with small negatively charged particles embedded in it like
plum pudding had pieces of plum in it.
Shortly thereafter, Protons were discovered, this was due to
the fact that all chemists agreed that atoms had to be
electrically neutral, so if there was a small negatively charged
particle there had to be a positively charged particle as well,
this positively charged particle is many times larger than the
electron and is called the Proton.
In 1932 James Chadwick discovered that Protons were not
the only large particle in the atom. He found that the mass of
many elements was too large to be accounted for by only
protons and electrons. His experiments proved the existence
of the third and final subatomic particle the Neutron which
carries no charge or is neutral.
Further to this discovery a scientist named Ernest Rutherford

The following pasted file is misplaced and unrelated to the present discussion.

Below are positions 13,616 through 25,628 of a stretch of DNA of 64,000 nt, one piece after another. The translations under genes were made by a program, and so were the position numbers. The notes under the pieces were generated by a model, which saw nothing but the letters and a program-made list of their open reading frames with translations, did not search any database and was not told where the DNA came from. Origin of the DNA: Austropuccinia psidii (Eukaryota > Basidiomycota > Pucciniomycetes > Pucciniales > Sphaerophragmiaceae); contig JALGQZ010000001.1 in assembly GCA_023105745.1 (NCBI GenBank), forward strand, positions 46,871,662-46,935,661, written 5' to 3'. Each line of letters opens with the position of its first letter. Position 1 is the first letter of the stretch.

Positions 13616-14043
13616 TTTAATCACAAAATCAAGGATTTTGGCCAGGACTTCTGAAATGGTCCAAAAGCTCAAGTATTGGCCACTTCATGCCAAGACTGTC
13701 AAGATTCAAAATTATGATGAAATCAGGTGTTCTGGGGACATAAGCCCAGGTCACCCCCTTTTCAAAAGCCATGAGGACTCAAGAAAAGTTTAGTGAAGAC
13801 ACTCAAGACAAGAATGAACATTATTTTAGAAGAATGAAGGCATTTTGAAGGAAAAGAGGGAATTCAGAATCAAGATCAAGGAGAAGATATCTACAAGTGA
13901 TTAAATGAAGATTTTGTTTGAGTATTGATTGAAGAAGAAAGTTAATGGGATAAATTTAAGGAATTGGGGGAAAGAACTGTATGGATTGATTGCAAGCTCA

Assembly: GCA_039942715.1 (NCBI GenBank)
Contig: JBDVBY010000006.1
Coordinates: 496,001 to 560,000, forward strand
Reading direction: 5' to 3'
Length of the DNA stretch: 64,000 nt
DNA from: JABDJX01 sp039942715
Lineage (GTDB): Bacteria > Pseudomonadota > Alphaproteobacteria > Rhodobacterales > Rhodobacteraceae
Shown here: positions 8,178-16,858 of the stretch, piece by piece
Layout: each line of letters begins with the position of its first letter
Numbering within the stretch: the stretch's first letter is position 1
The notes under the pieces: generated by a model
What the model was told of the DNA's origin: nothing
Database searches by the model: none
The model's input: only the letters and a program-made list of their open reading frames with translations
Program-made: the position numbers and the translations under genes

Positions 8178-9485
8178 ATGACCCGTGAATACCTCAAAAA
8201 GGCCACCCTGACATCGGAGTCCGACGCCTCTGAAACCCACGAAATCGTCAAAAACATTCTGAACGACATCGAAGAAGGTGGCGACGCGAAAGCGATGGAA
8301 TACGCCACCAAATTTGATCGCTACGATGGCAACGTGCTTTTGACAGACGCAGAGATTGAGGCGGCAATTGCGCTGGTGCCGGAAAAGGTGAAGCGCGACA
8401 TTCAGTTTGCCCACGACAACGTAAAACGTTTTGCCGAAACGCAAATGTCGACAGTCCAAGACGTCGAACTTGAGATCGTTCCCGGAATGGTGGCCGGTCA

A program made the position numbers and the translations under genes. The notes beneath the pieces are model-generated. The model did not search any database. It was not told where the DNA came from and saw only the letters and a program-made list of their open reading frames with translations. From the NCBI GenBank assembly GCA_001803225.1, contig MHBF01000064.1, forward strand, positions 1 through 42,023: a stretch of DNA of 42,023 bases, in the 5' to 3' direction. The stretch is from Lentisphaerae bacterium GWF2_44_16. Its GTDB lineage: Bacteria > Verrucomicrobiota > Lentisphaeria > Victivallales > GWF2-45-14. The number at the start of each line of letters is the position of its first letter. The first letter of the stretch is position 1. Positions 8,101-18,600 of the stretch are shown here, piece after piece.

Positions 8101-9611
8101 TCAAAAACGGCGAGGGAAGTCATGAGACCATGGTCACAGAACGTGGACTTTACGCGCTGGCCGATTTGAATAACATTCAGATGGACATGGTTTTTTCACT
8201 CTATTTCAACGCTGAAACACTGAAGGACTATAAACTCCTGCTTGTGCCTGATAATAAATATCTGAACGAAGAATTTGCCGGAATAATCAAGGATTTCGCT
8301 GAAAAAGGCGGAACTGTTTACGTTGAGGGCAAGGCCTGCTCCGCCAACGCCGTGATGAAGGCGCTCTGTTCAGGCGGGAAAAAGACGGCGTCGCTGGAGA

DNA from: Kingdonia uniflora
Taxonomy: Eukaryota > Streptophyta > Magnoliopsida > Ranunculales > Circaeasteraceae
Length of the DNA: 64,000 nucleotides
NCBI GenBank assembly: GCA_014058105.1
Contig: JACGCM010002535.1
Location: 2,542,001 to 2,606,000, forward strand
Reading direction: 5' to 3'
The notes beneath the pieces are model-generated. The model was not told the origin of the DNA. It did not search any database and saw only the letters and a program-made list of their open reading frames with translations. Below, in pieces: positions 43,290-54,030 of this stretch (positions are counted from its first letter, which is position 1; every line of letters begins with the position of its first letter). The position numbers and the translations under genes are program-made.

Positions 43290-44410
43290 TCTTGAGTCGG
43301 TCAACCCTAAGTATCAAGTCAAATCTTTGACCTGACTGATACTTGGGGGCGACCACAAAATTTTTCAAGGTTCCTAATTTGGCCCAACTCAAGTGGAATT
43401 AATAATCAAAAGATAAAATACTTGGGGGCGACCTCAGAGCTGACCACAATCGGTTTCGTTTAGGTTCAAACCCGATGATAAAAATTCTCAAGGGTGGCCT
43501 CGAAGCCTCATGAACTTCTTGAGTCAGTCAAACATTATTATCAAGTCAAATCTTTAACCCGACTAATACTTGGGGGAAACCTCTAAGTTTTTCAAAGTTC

felt that atoms could not have all these particles floating
around randomly, and that the plum pudding and solid
sphere models were not accurately explaining the findings of
later experiments. So he conducted an experiment where
he bombarded a thin sheet of gold foil with alpha particles.
If the protons, neutrons and electrons were simply floating
about (which was the current theory) then the alpha
particles should pass through the foil unhindered.
To the shock of Rutherford and his associates many of the
alpha particles bounced back. Rutherford was so impressed
that he was quoted as saying “it was like firing a 15inch shell at
a piece of tissue paper and having it bounce back at you!”.
This led to the development of the Rutherford model of the
atom which said the atom was made of a dense central
nucleus where the heavy particles (protons and neutrons)